Turkish Grey Wolves: the violent legacy of group France plans to ban

Over the decades the ultranationalist group has developed deep ties with the Turkish state

(FILES) In this file photo taken on February 14, 2020, a motorcycle rider flashes the Grey Wolves (a Turkish far-right ultranationalist organisation) gesture, as people behind him march with Turkish flags during a demonstration by a Turkish military observation post in the town of Binnish in Syria’s northwestern province of Idlib, near the Syria-Turkey border. France is to ban a Turkish ultra-nationalist group known as the Grey Wolves, the interior minister said on November 2, after a memorial to the mass killings of Armenians was defaced at the weekend. The dissolution of the Grey Wolves will be put to the French cabinet on Wednesday, Gerald Darmanin told a parliamentary committee. / AFP / Omar HAJ KADOUR
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French plans to ban the Turkish ultranationalist Grey Wolves have highlighted the group’s close ties to some of Turkey’s darkest and most violent episodes.

Founded in the late 1960s, the Grey Wolves are typically identified as the militant youth wing of the Nationalist Action Party, or MHP, which has been allied to President Recep Tayyip Erdogan’s government since 2015.

The group rose to prominence during the political violence of the 1970s when thousands of people on both the left and right were killed in street battles and murders.

Over the following decades, the Grey Wolves became further entrenched in Turkish life, to the extent that today leading politicians including Mr Erdogan often display their salute – the middle fingers touching the thumb with the outer fingers raised to form a wolf’s head – when rallying nationalist sentiment.

The French cabinet decision to ban the organisation – due on Wednesday following attacks on the Armenian community in Lyon – also demonstrates how far they have infiltrated the Turkish diaspora in Europe.

Germany and Austria – homes to Europe’s largest Turkish migrant communities – have long voiced concerns about the presence of what many consider to be a neo-fascist organisation, a label rejected by its supporters.

Last year, Austria outlawed the Grey Wolves’ salute, a move condemned by the Turkish government. When Germany considered a similar ban a year earlier, Left Party MP Sevim Dagdelen compared the gesture to the Nazi salute and called the Grey Wolves “one of the largest right-wing extremist and anti-constitutional organisations in Germany”.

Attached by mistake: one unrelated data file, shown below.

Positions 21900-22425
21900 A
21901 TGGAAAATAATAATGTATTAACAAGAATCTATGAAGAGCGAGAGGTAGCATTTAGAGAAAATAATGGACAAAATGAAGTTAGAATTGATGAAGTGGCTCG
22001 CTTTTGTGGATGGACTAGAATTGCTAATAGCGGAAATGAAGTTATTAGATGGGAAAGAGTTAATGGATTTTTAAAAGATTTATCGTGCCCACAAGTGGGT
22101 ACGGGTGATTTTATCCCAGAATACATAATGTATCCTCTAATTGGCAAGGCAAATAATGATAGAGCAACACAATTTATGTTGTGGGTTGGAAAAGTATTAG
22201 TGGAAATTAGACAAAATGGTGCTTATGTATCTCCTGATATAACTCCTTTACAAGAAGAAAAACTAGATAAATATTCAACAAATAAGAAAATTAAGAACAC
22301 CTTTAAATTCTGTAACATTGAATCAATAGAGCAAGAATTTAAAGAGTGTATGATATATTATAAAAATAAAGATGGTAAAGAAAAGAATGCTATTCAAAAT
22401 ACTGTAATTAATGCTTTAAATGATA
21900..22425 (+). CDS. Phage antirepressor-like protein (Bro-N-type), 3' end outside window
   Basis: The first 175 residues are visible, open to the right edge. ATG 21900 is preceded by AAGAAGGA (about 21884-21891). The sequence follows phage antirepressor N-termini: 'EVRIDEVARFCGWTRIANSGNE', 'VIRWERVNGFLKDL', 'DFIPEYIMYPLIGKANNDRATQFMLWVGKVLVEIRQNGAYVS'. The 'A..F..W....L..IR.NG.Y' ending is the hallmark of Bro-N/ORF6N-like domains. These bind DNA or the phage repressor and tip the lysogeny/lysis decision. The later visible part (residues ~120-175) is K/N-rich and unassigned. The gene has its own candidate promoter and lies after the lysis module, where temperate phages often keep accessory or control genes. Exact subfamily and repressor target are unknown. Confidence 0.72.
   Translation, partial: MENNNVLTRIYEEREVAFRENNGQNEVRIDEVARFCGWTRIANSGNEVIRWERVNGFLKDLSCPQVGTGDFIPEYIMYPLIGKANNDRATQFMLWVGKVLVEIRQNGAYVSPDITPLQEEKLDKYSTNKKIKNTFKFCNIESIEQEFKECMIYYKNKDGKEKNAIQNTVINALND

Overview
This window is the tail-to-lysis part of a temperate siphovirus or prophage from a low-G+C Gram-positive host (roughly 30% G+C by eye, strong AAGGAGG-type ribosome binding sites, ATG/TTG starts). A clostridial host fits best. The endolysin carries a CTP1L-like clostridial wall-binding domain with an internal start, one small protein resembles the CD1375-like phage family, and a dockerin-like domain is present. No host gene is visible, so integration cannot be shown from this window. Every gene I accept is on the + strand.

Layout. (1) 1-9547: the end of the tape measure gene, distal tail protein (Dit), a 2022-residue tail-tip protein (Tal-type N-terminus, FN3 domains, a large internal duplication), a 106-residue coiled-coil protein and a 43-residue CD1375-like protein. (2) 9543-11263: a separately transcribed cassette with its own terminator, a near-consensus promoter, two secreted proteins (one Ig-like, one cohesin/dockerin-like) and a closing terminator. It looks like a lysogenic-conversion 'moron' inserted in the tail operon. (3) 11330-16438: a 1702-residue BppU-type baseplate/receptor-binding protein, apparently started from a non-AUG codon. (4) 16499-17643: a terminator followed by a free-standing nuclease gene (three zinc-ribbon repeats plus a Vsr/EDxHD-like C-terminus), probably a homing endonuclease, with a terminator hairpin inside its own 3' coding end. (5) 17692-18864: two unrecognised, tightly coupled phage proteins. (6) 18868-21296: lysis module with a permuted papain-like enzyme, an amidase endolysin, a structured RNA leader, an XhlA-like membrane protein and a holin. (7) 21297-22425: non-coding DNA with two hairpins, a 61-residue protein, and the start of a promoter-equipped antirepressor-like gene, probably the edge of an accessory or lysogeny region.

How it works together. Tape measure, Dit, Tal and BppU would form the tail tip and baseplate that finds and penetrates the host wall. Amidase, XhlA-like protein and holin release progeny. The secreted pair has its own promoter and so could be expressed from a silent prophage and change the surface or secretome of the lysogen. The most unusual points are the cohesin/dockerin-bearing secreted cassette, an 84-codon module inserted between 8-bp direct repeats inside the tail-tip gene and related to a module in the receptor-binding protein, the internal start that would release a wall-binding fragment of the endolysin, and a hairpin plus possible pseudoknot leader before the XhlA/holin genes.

Men clean an outside wall of the National Armenian Memorial Centre in Decines-Charpieu, near Lyon, on November 1, 2020 where pro-Turkish yellow letters graffiti tags have been painted overnight. Inscriptions read "RTE" which can refers to Turkish Prime minister Recep Tayyip Erdogan and "Grey Wolf" (Loup Gris), the name of an ultra-nationalist movement in Turkey. A nearby memorial for the Armenian genocide have also been tagged with the words "Fuck Armenia". / AFP / JEFF PACHOUD
Men clean an outside wall of the National Armenian Memorial Centre in Decines-Charpieu, near Lyon, on November 1, 2020 where pro-Turkish graffiti tags have been painted overnight. Inscriptions read "RTE" which can refer to Turkish President Recep Tayyip Erdogan and "Grey Wolf" (Loup Gris), the name of an ultra-nationalist movement in Turkey. AFP

The movement’s followers typically adopt a Turkish-Sunni Muslim identity and have usually been associated with opposition to Turkey’s minorities, such as Kurds, Armenians, Greeks and Alevis, as well as to leftists.

The Grey Wolves have been linked to a number of violent outrages such as a 1978 pogrom in the southern city of Kahramanmaras that left more than 100 people dead, mostly Alevis, whose beliefs mix Islam with local traditions.

They later became associated with the Turkish “deep state”, which saw elements of the military allied with the far-right and organised crime to tackle threats from the left and the Kurdistan Workers’ Party, or PKK, during the 1980s and 1990s.

These ties were laid bare during the peak of the conflict with the PKK in one of Turkey’s most notorious incidents, the Susurluk scandal.

A simple traffic accident in western Turkey took on greater significance when the occupants of the car were revealed to be an Istanbul police chief, an MP and a former Grey Wolves leader, Abdullah Catli, a wanted hitman and convicted heroin trafficker.

Mr Catli, who died in the 1996 crash, had links to crimes including the murders of seven leftist students in Ankara in 1978 and, a year later, the jailbreak of the man who later shot Pope John Paul II.

A parliamentary inquiry after the crash found that Turkish intelligence had been recruiting ultranationalist criminals to assassinate PKK supporters and Armenian militants.

Although ties between Turkish nationalists and organised crime are not merely historical – Mr Erdogan’s ally, MHP leader Devlet Bahceli, was instrumental in the prison release of a well-known mafia boss earlier this year – few believe they lie at the root of the French ban.

Berk Esen, assistant professor of political science at Istanbul’s Sabanci University, said the move was part of a recent fallout between Mr Erdogan and French President Emmanuel Macron.

“This is an instrument Macron is using to get back at Erdogan because he knows the MHP is a coalition partner and he’s looking for ways of humiliating the Turkish government, attacking Erdogan and weakening his base,” Dr Esen said.

Facing an election in less than 18 months, Mr Macron has adopted a “strongman” stance to prevent right-wing populists such as Marine Le Pen from gaining ground, he added.